The Roman Use of Anecdotes in Cicero, Livy, & the Satirists

By Elizabeth Hazelton Haight | Go to book overview

VI
MARTIAL AND THE ANECDOTAL EPIGRAM

THE poet Martial often called his verses nugae, but he assured a friend that these trifles were something:1

He misses what is meant by epigram
Who thinks it only frivolous flim-flam,

Nescit, crede mihi, quid sint epigrammata, Flacce, qui tantum lusus ista iocosque vocat.

The apparent inconsistencies of his statements are explained by his ample literary autobiography. In prose prefaces, in scores of epigrams about his writing, Martial gives a full length portrait of himself as artist. Since much of this is pertinent for a study of his anecdotal epigrams, it will be well first to see the poet as he saw himself. As an introduction, a paragraph on the known facts of his life will frame our picture.

Marcus Valerius Martialis was born in Bilbilis, Spain, on March first between A.D. 38 and 41. His parents, Fronto and Flaccilla, gave him a good education. In 64 he went to Rome to seek his fortune. There he found patrons who had come from Spain, Seneca and Lucan, but their aid was quickly cut off by their ruin in the Conspiracy of Piso one year later. We know nothing about Martial's next fifteen years in Rome. Then in 80 when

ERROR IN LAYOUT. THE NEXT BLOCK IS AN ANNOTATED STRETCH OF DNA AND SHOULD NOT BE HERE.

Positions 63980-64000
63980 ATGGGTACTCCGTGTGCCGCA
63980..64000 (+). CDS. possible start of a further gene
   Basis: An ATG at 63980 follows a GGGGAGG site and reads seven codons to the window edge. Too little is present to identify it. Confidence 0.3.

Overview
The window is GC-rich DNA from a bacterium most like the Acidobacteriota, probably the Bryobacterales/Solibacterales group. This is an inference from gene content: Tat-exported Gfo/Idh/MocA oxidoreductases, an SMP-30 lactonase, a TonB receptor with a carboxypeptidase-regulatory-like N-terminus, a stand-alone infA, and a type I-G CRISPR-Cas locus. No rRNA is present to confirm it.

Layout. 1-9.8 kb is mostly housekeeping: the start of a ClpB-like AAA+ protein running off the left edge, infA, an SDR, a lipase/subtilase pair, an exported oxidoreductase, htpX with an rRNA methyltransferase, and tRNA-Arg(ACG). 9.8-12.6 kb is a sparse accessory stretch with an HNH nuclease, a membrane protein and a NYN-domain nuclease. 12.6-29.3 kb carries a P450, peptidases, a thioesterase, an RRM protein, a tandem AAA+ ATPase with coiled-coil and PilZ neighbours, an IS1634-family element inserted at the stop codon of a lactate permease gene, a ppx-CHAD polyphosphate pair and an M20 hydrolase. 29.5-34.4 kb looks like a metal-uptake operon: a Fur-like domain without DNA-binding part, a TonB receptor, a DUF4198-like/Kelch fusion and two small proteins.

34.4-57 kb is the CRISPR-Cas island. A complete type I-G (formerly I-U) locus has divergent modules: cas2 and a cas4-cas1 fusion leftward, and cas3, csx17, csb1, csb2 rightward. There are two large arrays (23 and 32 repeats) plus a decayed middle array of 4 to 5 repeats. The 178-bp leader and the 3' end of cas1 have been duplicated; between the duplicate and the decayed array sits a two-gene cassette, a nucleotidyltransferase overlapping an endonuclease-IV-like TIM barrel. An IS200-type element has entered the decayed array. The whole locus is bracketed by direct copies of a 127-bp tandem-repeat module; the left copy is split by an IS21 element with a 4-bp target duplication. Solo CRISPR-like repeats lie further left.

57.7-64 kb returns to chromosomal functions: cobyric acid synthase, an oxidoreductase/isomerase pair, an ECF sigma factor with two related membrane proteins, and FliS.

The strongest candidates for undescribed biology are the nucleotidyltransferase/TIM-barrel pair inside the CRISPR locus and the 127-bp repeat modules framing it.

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1
IV. 49, translated by J. Wight Duff.

-120-

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The Roman Use of Anecdotes in Cicero, Livy, & the Satirists
Table of contents

Table of contents

  • Title Page iii
  • Preface vii
  • Contents ix
  • I - The Art of Writing Anecdotes 1
  • II - Cicero's Art of Narration 10
  • III - History from Exempla: Livy's Use of Anecdotes 37
  • IV - Horace as a Raconteur 79
  • V - The Anecdotes of a Fabulist: Phaedrus 95
  • VI - Martial and the Anecdotal Epigram 120
  • VII - The Anecdotes of a Stoic: Young Persius 140
  • VIII- The Bitter Stories of The Satiristal 156
  • IX - Retrospect 177
  • Index 183
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